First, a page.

Sandwiched between Donavan and Shaun are Tim and his twin, Theo, the fastest among the Martin troop. Behind the push to be the best was their father, Allen Martin.
"It all came from my dad's teachings," Tim said. "Everyday, living in my home, success was stressed to us. He was a pretty driven guy. He drilled it in our heads, and it stuck."
Martin's racing career
Because Tim and Theo were running at a young age, when competitions began, they dominated.
"When I first started running competitions, in sixth grade, I naturally stepped up there after running who knows how many miles per day and kicked everybody's butt," Martin said.
Winning snowballed. There was a successful high school career. Theo was a three-time cross country champion; Tim nabbed the honor once. It so happened their senior year they tied for the title. Thirty seconds ahead of the third-place finisher, the dynamic duo put a cap on their prep cross country career by going out on top, together.
"Growing up with a bunch of brothers, we competed with each other," Martin said. "We always wanted to out-do each other. It was fighting for survival in the house. It makes you competitive."
Martin often shares his high school experience with his North Harrison runners. Times he listed are so fast, it's hard to believe the stories aren't tall tales.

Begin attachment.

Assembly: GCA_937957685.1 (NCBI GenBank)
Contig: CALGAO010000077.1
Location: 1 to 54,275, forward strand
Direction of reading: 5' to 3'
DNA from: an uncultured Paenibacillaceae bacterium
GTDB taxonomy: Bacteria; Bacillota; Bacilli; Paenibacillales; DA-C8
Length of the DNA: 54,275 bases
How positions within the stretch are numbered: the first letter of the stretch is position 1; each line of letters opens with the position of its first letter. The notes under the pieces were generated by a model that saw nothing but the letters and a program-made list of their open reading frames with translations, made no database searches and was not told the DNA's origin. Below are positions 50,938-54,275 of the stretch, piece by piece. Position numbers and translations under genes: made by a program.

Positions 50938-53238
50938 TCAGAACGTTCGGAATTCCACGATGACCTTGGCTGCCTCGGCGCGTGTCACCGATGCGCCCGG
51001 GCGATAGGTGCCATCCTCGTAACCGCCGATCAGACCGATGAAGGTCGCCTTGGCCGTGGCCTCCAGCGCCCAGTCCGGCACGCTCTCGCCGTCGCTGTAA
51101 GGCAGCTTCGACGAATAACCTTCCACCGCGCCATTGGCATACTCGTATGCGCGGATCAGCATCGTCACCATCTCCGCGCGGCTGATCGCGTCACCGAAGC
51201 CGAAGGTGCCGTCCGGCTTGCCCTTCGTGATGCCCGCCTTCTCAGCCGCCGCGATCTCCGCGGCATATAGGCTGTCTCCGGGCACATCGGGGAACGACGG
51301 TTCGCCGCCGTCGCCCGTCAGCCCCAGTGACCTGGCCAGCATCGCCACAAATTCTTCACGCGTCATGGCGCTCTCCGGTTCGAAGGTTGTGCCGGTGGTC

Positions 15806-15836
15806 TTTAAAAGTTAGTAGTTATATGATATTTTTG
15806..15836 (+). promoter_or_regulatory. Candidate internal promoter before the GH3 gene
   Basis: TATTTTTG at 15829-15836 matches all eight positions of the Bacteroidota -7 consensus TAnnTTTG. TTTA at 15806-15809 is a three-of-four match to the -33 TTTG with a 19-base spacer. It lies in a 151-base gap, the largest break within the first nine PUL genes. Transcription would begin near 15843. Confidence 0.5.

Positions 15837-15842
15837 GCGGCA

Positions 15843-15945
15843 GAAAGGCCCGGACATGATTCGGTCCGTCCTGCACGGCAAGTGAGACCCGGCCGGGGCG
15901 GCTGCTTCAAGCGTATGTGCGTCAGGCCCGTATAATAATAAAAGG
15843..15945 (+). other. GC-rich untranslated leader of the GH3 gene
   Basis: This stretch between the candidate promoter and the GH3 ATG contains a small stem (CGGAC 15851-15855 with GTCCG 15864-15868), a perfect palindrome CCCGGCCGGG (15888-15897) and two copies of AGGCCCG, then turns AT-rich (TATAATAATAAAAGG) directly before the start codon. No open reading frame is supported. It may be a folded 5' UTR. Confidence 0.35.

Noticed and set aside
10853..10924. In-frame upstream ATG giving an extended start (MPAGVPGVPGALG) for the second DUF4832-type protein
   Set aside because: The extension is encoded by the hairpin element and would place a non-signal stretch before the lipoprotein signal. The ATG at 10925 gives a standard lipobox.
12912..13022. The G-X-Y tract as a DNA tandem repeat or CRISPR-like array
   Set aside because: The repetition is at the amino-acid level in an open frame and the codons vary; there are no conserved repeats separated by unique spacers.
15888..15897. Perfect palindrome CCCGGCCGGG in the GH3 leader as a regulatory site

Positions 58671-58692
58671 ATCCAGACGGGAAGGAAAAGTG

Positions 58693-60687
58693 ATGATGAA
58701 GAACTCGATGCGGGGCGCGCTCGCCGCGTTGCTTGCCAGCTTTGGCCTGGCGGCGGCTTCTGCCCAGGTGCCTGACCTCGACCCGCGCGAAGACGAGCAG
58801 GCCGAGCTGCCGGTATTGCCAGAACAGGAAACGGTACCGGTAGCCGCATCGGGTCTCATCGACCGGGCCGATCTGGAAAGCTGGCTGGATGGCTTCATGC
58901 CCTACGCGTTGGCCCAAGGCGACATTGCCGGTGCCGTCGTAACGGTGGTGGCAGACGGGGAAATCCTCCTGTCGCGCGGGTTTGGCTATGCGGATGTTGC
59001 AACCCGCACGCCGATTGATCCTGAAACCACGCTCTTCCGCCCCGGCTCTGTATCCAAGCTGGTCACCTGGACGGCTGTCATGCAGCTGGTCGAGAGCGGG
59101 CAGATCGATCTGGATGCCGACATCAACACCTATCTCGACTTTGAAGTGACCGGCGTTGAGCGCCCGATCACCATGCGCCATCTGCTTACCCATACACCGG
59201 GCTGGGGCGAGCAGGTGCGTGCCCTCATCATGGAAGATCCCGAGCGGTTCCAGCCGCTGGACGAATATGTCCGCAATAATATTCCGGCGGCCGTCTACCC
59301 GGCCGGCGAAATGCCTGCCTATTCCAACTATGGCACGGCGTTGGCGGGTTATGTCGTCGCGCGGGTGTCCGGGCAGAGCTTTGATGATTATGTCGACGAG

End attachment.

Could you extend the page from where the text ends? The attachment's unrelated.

Tim and Theo ran sub-15 minutes in the 5k while the No. 3 and 4 runners were 15:20 to 15:30 runners. The fifth? He would come in under 16 minutes as well. For comparison, the 2013 Indiana state champ, Terre Haute South's Jackson Bertoli, ran a 15:32.
"In high school, I was lucky to have a college coach for a high school coach that knew his stuff," Martin said. "He got a hold of a bunch of us and, by our senior year, we were ranked No. 2 in the United States. I tell these guys how good we were, and they can't believe it."
All four years at Page High School, the Martins won state in their division (similar to classifying sports in Indiana; cross country is one sport that isn't) as a team.
"Theo was the king of cross country," Martin said. "I was a better track guy, so I would beat him in the 800, 1,600 and 3,200. That rivalry pushed us to be that much better."
Following high school, Theo and Tim went on to Northern Arizona University on scholarship. The success continued.
Their sophomore year on, they made appearances at NCAA Nationals.
"Junior year we got second, NCAA runner-up," Martin said. "We had four All-Americans on our team, including me and Theo. My senior year we were ranked No. 1 going in, but there were injuries; my brother needed surgery, and our No. 3 guy passed out cold at the meet."
They finished 12th as a team but, for Tim's college career, he was a two-time All-American in cross country.
"There was a lot of pressure when they say you should win the whole thing," Martin recalled. "We pushed hard the whole season."
At NAU, the Martins — Shaun eventually competed there as well — ran for head coach Ron Mann. After retiring from NAU, Mann took over the coaching job at the University of Louisville, eventually recruiting Tyler Byrne.
One of the greatest accomplishments was earning degrees. Theo earned his a year before Tim, becoming the first on his father's side of the family to achieve that goal. Theo recently completed his doctorate. On Tim's mother's (Lisa) side, her father was a family physician.
Post-college and move to Indiana